Proposed change to Citizenship Act would refer to Indigenous rights in oath of citizenship

Amendment to address Truth and Reconciliation Commission’s Call to Action No. 94

Proposed change to Citizenship Act would refer to Indigenous rights in oath of citizenship

A bill seeking to amend the Citizenship Act, so that the oath of citizenship will include a reference to Indigenous rights, has been tabled in Parliament.

If changed, the oath for new Canadians will be amended to note that the Constitution “recognizes and affirms the Aboriginal and treaty rights of First Nations, Inuit and Métis Peoples,” according to a news release from Immigration, Refugees and Citizenship Canada.

The proposed amendment, reached after consultation with national Indigenous organizations, reflects the government’s declared commitment to support the recommendations in the final report of the Truth and Reconciliation Commission (TRC), as well as the United Nations Declaration on the Rights of Indigenous Peoples.

Minister of Immigration, Refugees and Citizenship Marco E. L. Mendicino, who introduced the Oath of Citizenship bill before Parliament, said that the change would help new citizens honour “the significant role of Indigenous Peoples in forming Canada’s fabric and identity.”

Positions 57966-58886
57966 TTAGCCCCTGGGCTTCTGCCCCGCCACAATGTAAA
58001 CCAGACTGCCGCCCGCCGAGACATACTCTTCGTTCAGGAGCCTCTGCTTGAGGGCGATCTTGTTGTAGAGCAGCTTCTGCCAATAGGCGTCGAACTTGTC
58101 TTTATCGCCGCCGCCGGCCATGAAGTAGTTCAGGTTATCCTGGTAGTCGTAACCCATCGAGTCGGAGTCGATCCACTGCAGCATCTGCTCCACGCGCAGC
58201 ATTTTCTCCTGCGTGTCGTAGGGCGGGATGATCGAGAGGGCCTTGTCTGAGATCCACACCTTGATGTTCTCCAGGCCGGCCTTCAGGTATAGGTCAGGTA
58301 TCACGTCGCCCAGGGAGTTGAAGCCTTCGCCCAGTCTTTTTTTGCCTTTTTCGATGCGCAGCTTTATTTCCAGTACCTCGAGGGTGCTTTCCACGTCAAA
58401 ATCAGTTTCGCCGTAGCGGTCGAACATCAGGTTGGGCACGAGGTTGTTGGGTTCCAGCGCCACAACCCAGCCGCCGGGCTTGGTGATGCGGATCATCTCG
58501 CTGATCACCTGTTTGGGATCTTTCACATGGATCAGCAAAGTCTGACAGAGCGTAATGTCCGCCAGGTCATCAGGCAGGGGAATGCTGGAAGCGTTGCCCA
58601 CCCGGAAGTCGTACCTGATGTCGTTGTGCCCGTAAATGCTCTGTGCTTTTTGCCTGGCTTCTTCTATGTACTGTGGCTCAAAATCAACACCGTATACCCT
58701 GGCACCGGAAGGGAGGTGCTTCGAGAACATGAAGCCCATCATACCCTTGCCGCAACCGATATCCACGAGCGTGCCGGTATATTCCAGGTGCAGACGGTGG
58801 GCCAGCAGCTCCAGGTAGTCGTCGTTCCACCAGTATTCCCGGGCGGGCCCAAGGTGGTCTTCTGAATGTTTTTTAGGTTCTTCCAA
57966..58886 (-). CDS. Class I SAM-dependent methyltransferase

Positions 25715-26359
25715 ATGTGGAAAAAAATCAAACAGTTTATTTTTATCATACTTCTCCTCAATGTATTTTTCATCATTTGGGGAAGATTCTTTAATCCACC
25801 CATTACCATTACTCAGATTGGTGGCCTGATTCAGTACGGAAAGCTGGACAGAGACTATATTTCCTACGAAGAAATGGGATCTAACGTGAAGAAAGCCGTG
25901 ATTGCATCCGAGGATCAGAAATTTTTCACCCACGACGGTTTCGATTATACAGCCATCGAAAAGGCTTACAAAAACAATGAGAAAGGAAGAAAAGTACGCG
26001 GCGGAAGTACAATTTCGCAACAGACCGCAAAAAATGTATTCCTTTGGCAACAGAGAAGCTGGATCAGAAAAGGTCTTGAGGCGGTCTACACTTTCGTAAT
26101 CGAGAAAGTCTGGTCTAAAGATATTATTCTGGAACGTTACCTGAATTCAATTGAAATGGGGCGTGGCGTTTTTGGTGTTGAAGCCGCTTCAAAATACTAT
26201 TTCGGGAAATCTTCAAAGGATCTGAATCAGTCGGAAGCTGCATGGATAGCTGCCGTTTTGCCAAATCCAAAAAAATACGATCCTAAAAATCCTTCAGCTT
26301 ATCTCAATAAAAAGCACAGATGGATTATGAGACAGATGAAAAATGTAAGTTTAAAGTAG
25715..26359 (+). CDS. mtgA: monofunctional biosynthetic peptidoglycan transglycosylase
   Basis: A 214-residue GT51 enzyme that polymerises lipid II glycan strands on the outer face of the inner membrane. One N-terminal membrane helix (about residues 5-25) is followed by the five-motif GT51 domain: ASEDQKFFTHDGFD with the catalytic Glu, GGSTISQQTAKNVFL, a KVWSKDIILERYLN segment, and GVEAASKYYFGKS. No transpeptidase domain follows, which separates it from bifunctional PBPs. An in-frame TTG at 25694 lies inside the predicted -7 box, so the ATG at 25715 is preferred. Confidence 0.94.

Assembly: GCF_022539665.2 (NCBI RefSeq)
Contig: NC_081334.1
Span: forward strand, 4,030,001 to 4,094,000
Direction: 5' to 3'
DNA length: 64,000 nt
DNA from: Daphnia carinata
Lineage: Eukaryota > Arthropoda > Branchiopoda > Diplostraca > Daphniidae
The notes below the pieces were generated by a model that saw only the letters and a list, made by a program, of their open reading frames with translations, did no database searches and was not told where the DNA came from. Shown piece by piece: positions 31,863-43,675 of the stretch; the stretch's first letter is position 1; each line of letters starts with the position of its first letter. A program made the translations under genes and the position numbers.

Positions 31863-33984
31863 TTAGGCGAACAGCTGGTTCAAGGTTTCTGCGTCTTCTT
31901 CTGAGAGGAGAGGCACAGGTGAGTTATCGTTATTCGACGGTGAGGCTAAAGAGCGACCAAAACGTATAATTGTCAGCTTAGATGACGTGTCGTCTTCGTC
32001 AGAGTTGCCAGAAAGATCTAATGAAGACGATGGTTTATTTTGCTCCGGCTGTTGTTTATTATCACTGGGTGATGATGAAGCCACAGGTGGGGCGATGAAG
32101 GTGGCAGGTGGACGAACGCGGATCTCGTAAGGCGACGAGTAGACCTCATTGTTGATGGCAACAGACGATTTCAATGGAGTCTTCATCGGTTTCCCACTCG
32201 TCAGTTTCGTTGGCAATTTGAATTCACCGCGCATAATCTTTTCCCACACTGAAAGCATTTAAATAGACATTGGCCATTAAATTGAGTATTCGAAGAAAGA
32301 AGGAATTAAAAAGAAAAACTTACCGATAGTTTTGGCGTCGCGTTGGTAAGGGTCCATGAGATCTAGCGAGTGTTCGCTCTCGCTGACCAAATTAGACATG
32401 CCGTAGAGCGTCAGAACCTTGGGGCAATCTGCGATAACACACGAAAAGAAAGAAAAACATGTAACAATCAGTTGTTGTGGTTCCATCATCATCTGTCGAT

Minister of Indigenous Services Marc Miller said in the news release that the amendment, if adopted, would “create a foundation for a stronger, more prosperous and inclusive Canada.” Minister of Northern Affairs Dan Vandal added that such a change would also strengthen Northern Policy, to the benefit of Northerners and all Canadians.

And Minister of Crown-Indigenous Relations Carolyn Bennett termed the calls to action of the TRC “an important roadmap for all Canadians” and said that the proposed change would address the 94th item, which calls upon the federal government to replace the oath of citizenship.

“Reconciliation requires that a new vision, based on a commitment to mutual respect, be developed,” Senator Murray Sinclair was quoted as saying.

“Part of that vision is encouraging all Canadians, including newcomers, to understand the history of First Nations, Métis and Inuit including information about the treaties and the history of the residential schools so that we all honour the truth and work together to build a more inclusive Canada.”

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